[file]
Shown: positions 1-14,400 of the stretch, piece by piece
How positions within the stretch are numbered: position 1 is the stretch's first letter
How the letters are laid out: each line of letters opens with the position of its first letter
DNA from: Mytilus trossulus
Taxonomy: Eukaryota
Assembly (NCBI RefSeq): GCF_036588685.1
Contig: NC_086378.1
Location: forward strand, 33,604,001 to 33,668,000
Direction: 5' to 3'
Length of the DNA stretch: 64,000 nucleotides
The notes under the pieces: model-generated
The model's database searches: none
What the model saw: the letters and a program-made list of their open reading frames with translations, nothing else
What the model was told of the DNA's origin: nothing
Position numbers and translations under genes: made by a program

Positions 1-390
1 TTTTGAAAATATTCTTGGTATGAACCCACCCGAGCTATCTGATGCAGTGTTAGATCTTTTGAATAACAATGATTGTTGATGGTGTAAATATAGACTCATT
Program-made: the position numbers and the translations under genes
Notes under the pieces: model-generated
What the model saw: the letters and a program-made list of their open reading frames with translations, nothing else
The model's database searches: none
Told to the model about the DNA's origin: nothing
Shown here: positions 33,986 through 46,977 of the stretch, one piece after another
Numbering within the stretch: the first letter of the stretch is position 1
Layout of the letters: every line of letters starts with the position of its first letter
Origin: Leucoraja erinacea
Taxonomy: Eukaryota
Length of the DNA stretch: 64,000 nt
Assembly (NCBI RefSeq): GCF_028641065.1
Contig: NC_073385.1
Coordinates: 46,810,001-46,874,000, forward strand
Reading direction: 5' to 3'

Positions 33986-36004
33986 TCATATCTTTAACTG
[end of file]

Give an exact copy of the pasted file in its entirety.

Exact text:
Shown: positions 1-14,400 of the stretch, piece by piece
How positions within the stretch are numbered: position 1 is the stretch's first letter
How the letters are laid out: each line of letters opens with the position of its first letter
DNA from: Mytilus trossulus
Taxonomy: Eukaryota
Assembly (NCBI RefSeq): GCF_036588685.1
Contig: NC_086378.1
Location: forward strand, 33,604,001 to 33,668,000
Direction: 5' to 3'
Length of the DNA stretch: 64,000 nucleotides
The notes under the pieces: model-generated
The model's database searches: none
What the model saw: the letters and a program-made list of their open reading frames with translations, nothing else
What the model was told of the DNA's origin: nothing
Position numbers and translations under genes: made by a program

Positions 1-390
1 TTTTGAAAATATTCTTGGTATGAACCCACCCGAGCTATCTGATGCAGTGTTAGATCTTTTGAATAACAATGATTGTTGATGGTGTAAATATAGACTCATT
Program-made: the position numbers and the translations under genes
Notes under the pieces: model-generated
What the model saw: the letters and a program-made list of their open reading frames with translations, nothing else
The model's database searches: none
Told to the model about the DNA's origin: nothing
Shown here: positions 33,986 through 46,977 of the stretch, one piece after another
Numbering within the stretch: the first letter of the stretch is position 1
Layout of the letters: every line of letters starts with the position of its first letter
Origin: Leucoraja erinacea
Taxonomy: Eukaryota
Length of the DNA stretch: 64,000 nt
Assembly (NCBI RefSeq): GCF_028641065.1
Contig: NC_073385.1
Coordinates: 46,810,001-46,874,000, forward strand
Reading direction: 5' to 3'

Positions 33986-36004
33986 TCATATCTTTAACTG